Critics have often carped at Giacomo Puccini’s skill as a composer. Il Trittico, his 1918 triptych of operas, is an ingenious riposte to his detractors. Tragedy, melodrama, and ribald (black) humor are presented across three entirely separate works. Over three hours of music, we see and hear violence, lust, sentimentality, personal conviction, greed, and one-upmanship. But for many the operas are perplexing: Why have three? Why present themtogether in the same evening?

May 25, 2020

Director’s Note: Lucrezia Borgia – A Story of Love and the Misogyny of History

To understand the emotions behind the dramatic story line of Lucrezia Borgia, I feel that it is vital to bear in mind the social and historical background of the characters. Despite the fact that Lucrezia Borgia has been known primarily as a beautiful poisoner, there is an excellent case for viewing her as more victim than villain.

May 19, 2020

Director Leonard Foglia on Moby-Dick

Hear from Moby-Dick director Leonard Foglia as he shares how Moby-Dick came to be and provides insight into the creative process.

May 19, 2020

Composing Moby-Dick

The creation of this opera began in early 2005, when the Dallas Opera contacted me about composing a new work as part of the inaugural season at the Winspear Opera House in 2010. At the time, I was at work on a piece with playwright Terrence McNally. He had been the librettist for our opera Dead Man Walking (2000) and we had been on the lookout for another big project. When I asked Terrence what he thought, he said “There’s only one opera I’m interested in doing: Moby-Dick.”

May 15, 2020

Bats vs. Batons: Are Opera Fans and Baseball Fans Really All That Different?

The fans are on their feet, cheering and whistling. You shout and clap along with everyone else, swept up in the sights and sounds, the rush of excitement. Are you at an opera performance or a baseball game?

May 15, 2020

The Soundtrack of Togetherness

My life is loud. Most years I spend several months in the San Francisco Opera pit and the rest of my time managing a family of four. When my boys are in school and I’m not rehearsing or practicing, I revel in the silence of an empty house.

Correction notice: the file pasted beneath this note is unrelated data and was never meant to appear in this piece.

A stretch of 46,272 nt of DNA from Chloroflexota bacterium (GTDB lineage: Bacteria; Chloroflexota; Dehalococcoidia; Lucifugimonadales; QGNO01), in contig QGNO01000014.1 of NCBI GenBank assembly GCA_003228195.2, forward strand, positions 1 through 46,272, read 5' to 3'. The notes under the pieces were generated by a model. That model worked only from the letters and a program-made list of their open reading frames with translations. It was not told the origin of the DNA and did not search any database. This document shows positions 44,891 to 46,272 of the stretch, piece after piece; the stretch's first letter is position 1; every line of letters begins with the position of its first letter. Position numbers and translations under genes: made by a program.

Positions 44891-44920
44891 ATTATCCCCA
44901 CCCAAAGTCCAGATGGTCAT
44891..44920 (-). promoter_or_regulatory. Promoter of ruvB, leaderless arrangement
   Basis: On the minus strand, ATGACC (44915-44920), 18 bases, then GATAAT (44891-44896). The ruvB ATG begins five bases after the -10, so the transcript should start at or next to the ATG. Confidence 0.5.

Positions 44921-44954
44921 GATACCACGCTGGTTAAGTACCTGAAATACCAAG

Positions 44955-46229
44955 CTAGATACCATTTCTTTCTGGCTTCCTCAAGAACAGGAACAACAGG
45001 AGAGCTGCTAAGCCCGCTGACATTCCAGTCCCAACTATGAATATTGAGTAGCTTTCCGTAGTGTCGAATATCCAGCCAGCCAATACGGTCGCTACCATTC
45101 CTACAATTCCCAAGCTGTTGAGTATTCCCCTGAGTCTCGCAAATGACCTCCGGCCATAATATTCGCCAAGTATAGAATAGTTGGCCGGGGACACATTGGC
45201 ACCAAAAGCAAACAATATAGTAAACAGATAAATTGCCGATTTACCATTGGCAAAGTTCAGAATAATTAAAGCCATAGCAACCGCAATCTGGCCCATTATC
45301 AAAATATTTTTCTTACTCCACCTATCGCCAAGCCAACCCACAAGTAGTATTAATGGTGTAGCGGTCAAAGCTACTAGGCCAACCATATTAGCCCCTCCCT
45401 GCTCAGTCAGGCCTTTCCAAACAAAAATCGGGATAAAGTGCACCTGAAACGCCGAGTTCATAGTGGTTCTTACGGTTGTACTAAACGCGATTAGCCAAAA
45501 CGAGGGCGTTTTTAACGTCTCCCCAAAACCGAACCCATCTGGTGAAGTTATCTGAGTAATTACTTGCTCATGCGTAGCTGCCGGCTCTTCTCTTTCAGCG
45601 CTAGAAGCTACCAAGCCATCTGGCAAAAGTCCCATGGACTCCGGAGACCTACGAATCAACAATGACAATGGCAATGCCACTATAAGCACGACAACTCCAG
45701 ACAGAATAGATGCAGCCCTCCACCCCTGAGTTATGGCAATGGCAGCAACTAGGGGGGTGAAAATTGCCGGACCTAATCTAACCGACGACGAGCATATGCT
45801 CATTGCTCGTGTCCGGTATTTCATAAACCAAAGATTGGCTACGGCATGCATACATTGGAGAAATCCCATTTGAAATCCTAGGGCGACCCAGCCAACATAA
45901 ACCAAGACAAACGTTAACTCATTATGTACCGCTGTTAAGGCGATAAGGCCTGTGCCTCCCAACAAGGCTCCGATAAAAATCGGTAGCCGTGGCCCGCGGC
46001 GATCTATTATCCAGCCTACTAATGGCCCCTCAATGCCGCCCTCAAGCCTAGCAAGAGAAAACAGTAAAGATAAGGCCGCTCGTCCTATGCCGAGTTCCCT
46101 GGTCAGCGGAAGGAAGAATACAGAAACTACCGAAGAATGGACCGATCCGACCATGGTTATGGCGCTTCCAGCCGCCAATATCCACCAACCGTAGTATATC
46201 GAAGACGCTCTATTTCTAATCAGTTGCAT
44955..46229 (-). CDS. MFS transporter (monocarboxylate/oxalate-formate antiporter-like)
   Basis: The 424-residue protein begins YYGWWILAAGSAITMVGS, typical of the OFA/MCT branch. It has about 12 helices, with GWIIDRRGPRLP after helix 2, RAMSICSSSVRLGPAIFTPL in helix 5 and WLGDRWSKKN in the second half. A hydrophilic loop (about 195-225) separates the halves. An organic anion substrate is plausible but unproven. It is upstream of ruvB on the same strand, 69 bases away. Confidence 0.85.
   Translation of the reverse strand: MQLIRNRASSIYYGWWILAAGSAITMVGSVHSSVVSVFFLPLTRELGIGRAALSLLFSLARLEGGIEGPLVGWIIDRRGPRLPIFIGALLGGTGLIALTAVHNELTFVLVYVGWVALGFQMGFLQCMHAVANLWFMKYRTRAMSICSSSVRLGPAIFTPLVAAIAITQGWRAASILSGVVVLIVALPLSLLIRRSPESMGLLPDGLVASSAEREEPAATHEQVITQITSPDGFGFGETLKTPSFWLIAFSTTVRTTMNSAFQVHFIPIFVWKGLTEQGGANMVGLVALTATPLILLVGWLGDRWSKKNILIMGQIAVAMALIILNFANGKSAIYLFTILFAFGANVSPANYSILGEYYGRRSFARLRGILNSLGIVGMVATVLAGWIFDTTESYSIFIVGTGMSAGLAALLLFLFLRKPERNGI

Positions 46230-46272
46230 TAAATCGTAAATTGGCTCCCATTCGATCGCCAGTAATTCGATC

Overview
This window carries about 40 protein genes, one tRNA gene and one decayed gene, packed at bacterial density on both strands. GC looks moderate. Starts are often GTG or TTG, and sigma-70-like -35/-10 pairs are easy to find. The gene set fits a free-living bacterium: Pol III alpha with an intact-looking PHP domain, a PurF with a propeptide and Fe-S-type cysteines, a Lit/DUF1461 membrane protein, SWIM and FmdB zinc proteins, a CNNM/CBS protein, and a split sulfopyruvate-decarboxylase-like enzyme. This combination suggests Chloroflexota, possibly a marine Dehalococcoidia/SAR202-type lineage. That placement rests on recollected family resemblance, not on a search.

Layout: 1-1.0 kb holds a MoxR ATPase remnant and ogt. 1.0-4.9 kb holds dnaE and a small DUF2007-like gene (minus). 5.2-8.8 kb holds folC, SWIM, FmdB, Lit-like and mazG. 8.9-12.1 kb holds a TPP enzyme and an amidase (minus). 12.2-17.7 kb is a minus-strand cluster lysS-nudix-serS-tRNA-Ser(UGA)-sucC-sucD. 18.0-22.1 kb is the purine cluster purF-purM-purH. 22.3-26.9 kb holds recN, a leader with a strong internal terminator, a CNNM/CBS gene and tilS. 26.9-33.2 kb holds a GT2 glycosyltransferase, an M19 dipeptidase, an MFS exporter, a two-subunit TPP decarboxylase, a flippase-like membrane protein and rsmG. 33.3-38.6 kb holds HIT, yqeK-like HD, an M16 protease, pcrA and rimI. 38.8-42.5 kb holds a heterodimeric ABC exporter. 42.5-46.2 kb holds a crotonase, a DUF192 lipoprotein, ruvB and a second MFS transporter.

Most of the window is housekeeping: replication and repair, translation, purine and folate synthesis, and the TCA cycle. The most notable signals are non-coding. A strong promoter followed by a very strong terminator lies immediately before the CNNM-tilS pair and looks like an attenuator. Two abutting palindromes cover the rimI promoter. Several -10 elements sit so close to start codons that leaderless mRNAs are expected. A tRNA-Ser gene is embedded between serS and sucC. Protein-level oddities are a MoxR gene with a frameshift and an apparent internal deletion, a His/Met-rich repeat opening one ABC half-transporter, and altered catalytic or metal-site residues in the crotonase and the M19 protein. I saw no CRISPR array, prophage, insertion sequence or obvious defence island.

May 12, 2020

Eleven Great Soprano / Mezzo-Soprano Duets

Vincenzo Bellini’s The Capulets and the Montagues is best known for Giulietta’s aria, “O quante volte.” This vocal showpiece, gorgeous as it is, is not the beating heart that sustains this opera. That duty is reserved for the extraordinary duets Bellini wrote for Romeo, played by a mezzo-soprano, and Giulietta, a soprano.

May 12, 2020

Director’s Note for The Capulets and the Montagues

Vincenzo Bellini’s I Capuleti e i Montecchi is possibly the shortest and most striking version of the story of the lovers of Verona. Bellini’s libretto was not inspired by Shakespeare, but by the source material that Shakespeare used. The spirit of the piece is more about the nineteenth-century obsessions of a young Italian composer than about any Elizabethan ghosts, and it is well known that Bellini composed the opera in a very short time for the Venice Carnival.

May 1, 2020

On This Day, A Mozart Masterpiece Premiered

A thin little man settled in the conductor’s seat behind the keyboard, preparing to lead the orchestra in a premiere of his newest work. It was May 1, 1786, and the world was about to hear, for the very first time, a collaboration that would redefine opera: composer Wolfgang Amadeus Mozart and librettist Lorenzo Da Ponte’s masterpiece, The Marriage of Figaro.

May 16, 2019 Rusalka

Backstage with Matthew: The weird and wonderful crafts in Rusalka

It’s thrilling to be back in rehearsals at the Opera! Last week we welcomed a fantastic group of artists to the Opera as we prepare for our three summer operas. I am so excited for what is ahead of us: a sultry, evocative production of Carmen, a deeply insightful, exquisitely beautiful Orlando and a spectacular production of Dvořák’s opera Rusalka.

September 22, 2017

Then and Now: Reflections on the Ring

Assistant Marketing Manager for Subscriptions, Steven Shear, interviews longtime San Francisco Opera subscriber, Michael Strange, on his tips and tricks for attending the Ring and what he is most looking forward to experiencing in the 2018 return.

September 20, 2017

Hello, Karita.

Finnish soprano Karita Mattila will make her highly anticipated return to San Francisco Opera as Sieglinde in the Ring. Hailed by critics and audiences alike for her definitive style, Mattila is sure to deliver nuanced compassion layered in Sieglinde despite a life scarred with misfortune. Get to know the Finnish diva with three fascinating facts.

August 23, 2017

3 Things You May Not Know About Francesca Zambello

The intracies Ring Director Francesca Zambello weaves into her artistry stem from her varied artistic background and intriguing international upbringing. Here are three things you may not know about Director Francesca Zambello.

July 17, 2017

Don Giovanni with Garlic Fries: Tweets from Opera at the Ballpark

On Friday, June 30, more than 23,000 people of all ages kicked off the July 4th weekend with an evening of opera at AT&T Park. The free live simulcast of Mozart’s Don Giovanni came from the stage of the War Memorial Opera House to the 103-foot wide scoreboard at the home of the San Francisco Giants.